Poverty perceptions of social workers and physicians in Israel

Menachem Monnickendam

Research output: Contribution to journalArticlepeer-review


This qualitative study comparing poverty perceptions of social workers (SWs) and primary care physicians (PCPs) employed in Israel's public services found that both attributed the poverty of their own clients to similar causes-individualistic, structural, fate, and policy-but differed in most of their perspectives and moral imperatives. The PCPs tended to be more angry, skeptical, and accusatory than the SWs, who were more forbearing and accepting. Both believed that those in a position to work should, but only PCPs held that they should work for any salary. With respect to policy, PCPs looked at the macro, SWs at the micro. The findings suggest that it might be more fruitful to keep inter-professional discussions on the poor and poverty pragmatic, rather than theoretical and principled.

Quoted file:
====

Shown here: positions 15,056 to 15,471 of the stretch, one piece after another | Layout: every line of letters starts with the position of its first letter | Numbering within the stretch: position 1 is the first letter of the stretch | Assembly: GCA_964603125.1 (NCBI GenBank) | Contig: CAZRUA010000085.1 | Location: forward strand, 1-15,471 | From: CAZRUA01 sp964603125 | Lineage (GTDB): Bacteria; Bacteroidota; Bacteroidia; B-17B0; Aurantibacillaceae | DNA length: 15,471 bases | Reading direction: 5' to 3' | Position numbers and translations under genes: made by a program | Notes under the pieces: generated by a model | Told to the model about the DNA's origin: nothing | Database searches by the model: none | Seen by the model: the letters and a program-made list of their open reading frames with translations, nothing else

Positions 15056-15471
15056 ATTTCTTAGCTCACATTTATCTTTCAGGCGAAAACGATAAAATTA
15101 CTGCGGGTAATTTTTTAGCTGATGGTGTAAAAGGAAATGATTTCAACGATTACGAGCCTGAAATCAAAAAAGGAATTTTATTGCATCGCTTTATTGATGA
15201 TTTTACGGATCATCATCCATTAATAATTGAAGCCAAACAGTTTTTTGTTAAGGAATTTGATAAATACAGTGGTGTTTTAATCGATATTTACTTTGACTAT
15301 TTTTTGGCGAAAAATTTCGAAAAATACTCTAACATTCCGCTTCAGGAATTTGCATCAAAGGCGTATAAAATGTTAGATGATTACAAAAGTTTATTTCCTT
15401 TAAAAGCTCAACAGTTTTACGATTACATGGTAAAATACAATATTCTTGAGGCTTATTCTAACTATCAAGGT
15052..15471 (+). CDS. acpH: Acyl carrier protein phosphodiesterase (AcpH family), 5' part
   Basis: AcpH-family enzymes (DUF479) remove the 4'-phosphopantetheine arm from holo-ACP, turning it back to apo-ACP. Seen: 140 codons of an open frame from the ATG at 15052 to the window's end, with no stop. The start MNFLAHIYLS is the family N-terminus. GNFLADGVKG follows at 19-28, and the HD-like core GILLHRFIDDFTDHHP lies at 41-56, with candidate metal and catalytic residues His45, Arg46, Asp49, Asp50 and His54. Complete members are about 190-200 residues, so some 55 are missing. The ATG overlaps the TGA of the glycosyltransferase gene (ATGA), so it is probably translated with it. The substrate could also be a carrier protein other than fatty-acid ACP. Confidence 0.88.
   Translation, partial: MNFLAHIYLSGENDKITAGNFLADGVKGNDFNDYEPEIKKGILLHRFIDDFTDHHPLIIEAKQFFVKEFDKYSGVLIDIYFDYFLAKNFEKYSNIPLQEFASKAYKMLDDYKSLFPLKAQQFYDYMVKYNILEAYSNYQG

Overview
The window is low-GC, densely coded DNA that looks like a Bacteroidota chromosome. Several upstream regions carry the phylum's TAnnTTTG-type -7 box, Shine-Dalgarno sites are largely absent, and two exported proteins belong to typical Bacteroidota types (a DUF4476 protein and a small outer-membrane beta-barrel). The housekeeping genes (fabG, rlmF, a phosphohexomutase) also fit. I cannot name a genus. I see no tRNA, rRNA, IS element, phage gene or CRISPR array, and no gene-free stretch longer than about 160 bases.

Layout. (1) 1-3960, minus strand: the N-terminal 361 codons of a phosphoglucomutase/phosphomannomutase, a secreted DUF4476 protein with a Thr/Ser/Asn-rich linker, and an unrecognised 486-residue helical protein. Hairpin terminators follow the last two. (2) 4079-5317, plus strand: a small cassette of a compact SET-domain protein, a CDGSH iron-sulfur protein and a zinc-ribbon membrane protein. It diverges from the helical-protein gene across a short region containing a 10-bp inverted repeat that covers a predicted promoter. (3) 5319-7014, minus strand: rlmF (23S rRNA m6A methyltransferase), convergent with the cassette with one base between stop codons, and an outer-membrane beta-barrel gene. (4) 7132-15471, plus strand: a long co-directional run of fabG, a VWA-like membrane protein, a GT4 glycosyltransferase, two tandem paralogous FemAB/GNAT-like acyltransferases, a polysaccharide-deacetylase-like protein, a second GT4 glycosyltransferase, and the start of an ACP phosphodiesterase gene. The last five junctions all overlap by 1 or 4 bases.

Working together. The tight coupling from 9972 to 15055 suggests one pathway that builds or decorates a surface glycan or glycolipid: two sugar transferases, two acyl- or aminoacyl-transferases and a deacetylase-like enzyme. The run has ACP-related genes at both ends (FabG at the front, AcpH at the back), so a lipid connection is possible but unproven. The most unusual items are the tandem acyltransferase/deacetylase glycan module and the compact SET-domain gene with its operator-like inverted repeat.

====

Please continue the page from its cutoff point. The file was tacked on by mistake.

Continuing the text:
Original languageEnglish
Pages (from-to)963-980
Number of pages18
JournalSocial Work in Health Care
Issue number10
StatePublished - Nov 2010

Bibliographical note

Funding Information:
Israel has a large, centralized, mainly government-funded welfare system. By law, council social services (CSS), funded by the Ministry of Welfare and run in accord with government directives, operate in every municipality. They provide a wide-range of in-kind assistance and services, including child and family services, services to the aged, personal counseling, referral services, and others. The directors of the CSSs are all ACSWs.


  • Client
  • Moral imperative
  • Patient
  • Poverty perception
  • Primary care physician
  • Social worker


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